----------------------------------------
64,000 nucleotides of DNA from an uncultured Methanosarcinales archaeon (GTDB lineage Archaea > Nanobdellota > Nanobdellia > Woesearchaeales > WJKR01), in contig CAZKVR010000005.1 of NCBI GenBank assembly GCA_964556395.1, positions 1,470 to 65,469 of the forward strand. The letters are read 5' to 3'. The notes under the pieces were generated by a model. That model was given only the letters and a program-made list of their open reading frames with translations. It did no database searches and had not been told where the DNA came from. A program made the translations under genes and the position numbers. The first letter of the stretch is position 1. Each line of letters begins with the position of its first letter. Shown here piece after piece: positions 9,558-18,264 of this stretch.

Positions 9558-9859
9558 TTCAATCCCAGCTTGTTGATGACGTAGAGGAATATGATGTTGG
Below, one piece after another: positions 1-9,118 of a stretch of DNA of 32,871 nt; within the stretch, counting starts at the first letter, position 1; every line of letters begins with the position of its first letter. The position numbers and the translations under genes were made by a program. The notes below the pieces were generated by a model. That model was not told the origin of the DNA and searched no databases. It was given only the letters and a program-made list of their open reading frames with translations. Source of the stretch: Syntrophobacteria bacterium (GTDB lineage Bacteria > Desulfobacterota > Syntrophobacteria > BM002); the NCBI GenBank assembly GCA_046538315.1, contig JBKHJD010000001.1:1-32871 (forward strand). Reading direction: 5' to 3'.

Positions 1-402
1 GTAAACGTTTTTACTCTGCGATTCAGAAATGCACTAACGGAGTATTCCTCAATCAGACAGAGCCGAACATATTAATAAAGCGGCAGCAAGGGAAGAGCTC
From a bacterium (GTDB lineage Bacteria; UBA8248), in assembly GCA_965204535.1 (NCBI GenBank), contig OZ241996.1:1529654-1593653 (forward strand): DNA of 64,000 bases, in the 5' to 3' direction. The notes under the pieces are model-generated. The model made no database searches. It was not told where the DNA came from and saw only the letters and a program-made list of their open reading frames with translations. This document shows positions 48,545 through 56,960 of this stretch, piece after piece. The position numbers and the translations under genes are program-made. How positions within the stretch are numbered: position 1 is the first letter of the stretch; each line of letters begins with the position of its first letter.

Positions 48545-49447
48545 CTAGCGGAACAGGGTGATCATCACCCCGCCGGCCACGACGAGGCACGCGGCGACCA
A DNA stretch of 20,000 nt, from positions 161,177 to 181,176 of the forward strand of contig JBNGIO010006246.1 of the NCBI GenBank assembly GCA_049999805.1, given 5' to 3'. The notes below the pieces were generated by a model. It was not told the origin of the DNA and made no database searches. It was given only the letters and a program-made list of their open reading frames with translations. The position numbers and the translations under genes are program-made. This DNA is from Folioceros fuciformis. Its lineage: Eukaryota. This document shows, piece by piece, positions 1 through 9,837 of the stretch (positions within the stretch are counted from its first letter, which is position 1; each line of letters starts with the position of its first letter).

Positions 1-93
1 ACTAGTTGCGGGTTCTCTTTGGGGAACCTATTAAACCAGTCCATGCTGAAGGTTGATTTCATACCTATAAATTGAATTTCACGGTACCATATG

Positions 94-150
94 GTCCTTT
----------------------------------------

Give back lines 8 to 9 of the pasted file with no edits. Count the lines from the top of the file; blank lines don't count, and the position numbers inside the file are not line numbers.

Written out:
Positions 48545-49447
48545 CTAGCGGAACAGGGTGATCATCACCCCGCCGGCCACGACGAGGCACGCGGCGACCA